As I said previously, I've been to other places also called "Paris of the East": Warsaw, Beirut or Budapest. All these places were unique and beautiful in their own way, especially Beirut (you can see my post about the Lebanese capital here), but I wouldn't say they resembled Paris much. The old town in Bucharest, however, really does.
Overall, Bucharest, although not a bad place to see, was my least favorite place in Romania, just as in most Balkan countries - the capitals seem not as amazing as the rest. This is caused, probably, by the extremely interesting and unique towns, villages and other attractions that I'd seen before arriving in the capitals. Many people make this mistake - they go only to the capital - don't limit yourself in this way as you will miss what's best!
There are a few landmarks in the Old Town which are remarkably beautiful - you won't even need a map as they are located close to one another - just by strolling the streets up and down, you will eventually come across all of them:
Stavropoleos Monastery - dating back to the 18th century - a little, colorful church squeezed in between the heavy, tall buildings that don't match its charm - enter its courtyard and you'll be pleasantly surprised how idyllic it is - you'll find yourself in a different world - hard to believe that you're still in an overcrowded city
CEC Palace - headquarters of Romanian Savings Bank - completed in 1900 in the eclectic style, with impressive domes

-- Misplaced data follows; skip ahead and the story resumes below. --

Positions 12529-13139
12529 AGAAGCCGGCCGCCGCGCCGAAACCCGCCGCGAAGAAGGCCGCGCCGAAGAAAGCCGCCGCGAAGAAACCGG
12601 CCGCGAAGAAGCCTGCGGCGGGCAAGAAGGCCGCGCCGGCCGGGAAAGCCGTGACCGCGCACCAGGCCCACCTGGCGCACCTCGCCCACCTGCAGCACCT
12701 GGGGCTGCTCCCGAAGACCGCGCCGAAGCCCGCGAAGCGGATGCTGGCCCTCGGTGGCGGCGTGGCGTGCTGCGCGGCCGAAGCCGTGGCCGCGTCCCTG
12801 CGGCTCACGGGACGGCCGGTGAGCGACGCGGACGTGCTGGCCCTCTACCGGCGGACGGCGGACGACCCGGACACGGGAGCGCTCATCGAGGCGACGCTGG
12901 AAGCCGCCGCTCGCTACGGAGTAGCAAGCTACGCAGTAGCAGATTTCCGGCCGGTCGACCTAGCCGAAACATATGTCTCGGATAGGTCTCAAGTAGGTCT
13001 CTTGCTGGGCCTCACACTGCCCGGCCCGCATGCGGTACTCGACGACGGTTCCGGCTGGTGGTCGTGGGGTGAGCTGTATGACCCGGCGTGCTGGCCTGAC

Pasaj Macca-Villacrosse - here you can feel like in Paris or Milan - it's a glass covered street-passage with multiple shops and restaurants
White, neo-classical building of National Bank of Romania
National Museum of Romania with the Statue of Trajan and the She-wolf which caused a bit of controversy - as Trajan is naked. It was installed as recently as 2011 - the artist created 3 statues - the other 2 are in Spain and Italy. Local citizens branded it as... "a monument dedicated to stray dogs"
Curtea Veche - former and real palace of the famous Dracula (Vlad the Impaler) - dating back to the 15th century. It was here where Vlad exercised his ruthless power from (surprisingly, it was not in the Bran castle which is now called Drakula's castle). Also note, that Vlad wasn't born in the modern day Bucharest - he was from the picturesque village of Sighisoara (a must see place to see in Romania - I'll write about it soon)
Annunciation Church of Saint Anthony - a church belonging to Curtea Verche - the oldest religious monument preserved in its original state in Bucharest
If you liked this article, you can also download it via the GPSmyCity app - you will be able to gain access to the guide, which will direct you to all the attractions described above, even if you're offline. Download it here.
Author: Tom @ Adventurous Travels
Copying without permission is not allowed. If you wish to use any of the site's content (photos or text) or work with us, please contact us.
We welcome questions, advice, support or criticism. However, spam comments will be removed.